Foreign Corrupt Practices Act Alert:  Deputy Attorney General Rod Rosenstein Announces Revised FCPA Corporate Enforcement Policy

November 29, 2017

During a speech delivered Wednesday at the International Conference on the Foreign Corrupt Practices Act (“FCPA”) in Oxon Hill, Maryland, Deputy Attorney General Rod Rosenstein announced a revised Department of Justice (“DOJ”) FCPA corporate enforcement policy.  The policy states that when a company meets the policy’s standards for voluntary self-disclosure, cooperation, and remediation, a presumption will arise that the matter will be resolved through a declination, rather than an enforcement action (although the company still will be responsible for paying any applicable disgorgement, forfeiture, and/or restitution).  The presumption of a declination can only be overcome by a showing of aggravating circumstances regarding the nature and seriousness of the violation (including the involvement of company executives in the corrupt conduct, the fact that the company made a significant profit from the misconduct, and the pervasiveness of the misconduct), or that the company is a repeat criminal offender.
In situations where aggravating circumstances are sufficient to overcome the presumption, the DOJ still will recommend a 50% reduction in penalty from the low end of the Sentencing Guidelines fine range, assuming that the company has otherwise satisfied the self-disclosure, cooperation, and remediation requirements of the policy (although Rosenstein noted that recidivists may be excluded from eligibility for this potential reduction in fine).  Additionally, even if a company does not voluntarily disclose misconduct, benefits will still be available for satisfying the cooperation and remediation requirements of the new policy, up to a 25% reduction from the bottom of the Sentencing Guidelines range.
According to Rosenstein, the adoption of the new policy was motivated by several factors, including a desire (i) to encourage responsible corporate behavior; (ii) to reduce uncertainty and skepticism among corporations regarding the benefits of voluntary disclosure, cooperation, and remediation, by being more transparent about those benefits; and (iii) to further increase the number of companies that self-report, cooperate, and remediate, which Rosenstein said was important to ensuring that the DOJ is able to efficiently investigate corruption and punish guilty individuals.  Rosenstein stated that the policy has been formally incorporated into the U.S. Attorneys’ Manual, as part of an effort to ensure that policies are stated concisely and are readily available to prosecutors.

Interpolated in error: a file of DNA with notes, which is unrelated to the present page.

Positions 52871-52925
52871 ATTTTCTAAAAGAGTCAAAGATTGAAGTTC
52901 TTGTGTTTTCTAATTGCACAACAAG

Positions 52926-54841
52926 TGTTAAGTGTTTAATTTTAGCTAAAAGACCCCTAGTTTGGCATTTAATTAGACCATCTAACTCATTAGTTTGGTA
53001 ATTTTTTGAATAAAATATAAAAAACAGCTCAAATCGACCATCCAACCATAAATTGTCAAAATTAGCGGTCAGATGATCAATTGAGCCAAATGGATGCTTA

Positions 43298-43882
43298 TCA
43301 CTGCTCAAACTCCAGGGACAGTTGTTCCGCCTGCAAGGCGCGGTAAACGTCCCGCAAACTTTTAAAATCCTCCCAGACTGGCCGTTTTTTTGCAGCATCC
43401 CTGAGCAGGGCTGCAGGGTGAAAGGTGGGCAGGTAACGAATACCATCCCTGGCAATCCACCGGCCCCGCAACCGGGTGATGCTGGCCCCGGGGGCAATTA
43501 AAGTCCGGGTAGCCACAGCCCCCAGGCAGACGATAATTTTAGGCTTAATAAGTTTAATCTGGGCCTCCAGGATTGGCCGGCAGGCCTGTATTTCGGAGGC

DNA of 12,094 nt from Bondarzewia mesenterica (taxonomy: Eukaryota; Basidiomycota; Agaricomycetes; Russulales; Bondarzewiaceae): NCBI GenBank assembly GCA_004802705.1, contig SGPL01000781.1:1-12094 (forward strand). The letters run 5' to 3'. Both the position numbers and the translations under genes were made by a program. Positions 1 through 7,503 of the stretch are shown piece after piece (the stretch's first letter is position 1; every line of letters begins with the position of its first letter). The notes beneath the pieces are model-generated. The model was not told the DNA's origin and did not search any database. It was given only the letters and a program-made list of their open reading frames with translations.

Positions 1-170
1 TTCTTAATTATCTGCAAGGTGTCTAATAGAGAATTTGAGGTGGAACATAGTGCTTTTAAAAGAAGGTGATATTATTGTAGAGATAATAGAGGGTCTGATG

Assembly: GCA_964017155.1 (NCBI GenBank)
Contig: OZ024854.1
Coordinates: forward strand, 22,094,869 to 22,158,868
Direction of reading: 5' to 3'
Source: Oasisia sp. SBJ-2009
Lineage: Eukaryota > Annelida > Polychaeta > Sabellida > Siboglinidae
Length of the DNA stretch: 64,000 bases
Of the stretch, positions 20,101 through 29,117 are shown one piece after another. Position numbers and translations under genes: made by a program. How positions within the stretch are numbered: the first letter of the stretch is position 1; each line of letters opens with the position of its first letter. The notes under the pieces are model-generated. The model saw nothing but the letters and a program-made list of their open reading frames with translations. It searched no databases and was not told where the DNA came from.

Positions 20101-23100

As Rosenstein noted during his speech, the new policy represents an effort to extend and improve upon the FCPA Pilot Program, which was announced in April 2016 and officially extended in March 2017, and which Rosenstein characterized as successful, having resulted in a significant increase in voluntary disclosures by companies.  The Pilot Program expanded upon earlier DOJ guidance by describing with increased specificity the criteria that companies need to satisfy to be eligible for fine reductions, with specific factors relating to self-reporting, cooperation, and remediation.
Those factors are largely the same as in the new policy, although the new policy includes an additional remediation factor relating to the retention of business records and prevention of employees from using software that inadequately retains records, and additional language clarifying that any de-confliction with a government investigation that the DOJ requires (a factor considered under the cooperation rubric) will be for a limited time and only imposed where it serves an investigative goal.  The new policy also omits language from the Pilot Program that provided that disclosure pursuant to law, agreement, or contract did not qualify as voluntary self-reporting.
Like the new policy, the Pilot Program offered the potential for a 50% reduction from the low end of the Sentencing Guidelines range for a company that fully satisfied all requirements, and up to a 25% reduction where the company did not self-report its misconduct, but otherwise fully cooperated and remediated.  The Pilot Program also contemplated the possibility of a declination in certain circumstances, but did not explicitly provide for the presumption of a declination upon satisfaction of the Pilot Program’s requirements, as the new enforcement policy announced today does.
The new policy and Rosenstein’s speech, which included several remarks relating to the DOJ’s commitment to vigorous enforcement of the FCPA, indicate that the FCPA continues to be an important focus of the DOJ under the new administration.  The new policy and speech also suggest that the prosecution of culpable individuals remains a top priority.

For a perspective from our partners, click here to listen to a podcast discussing the DOJ's policy.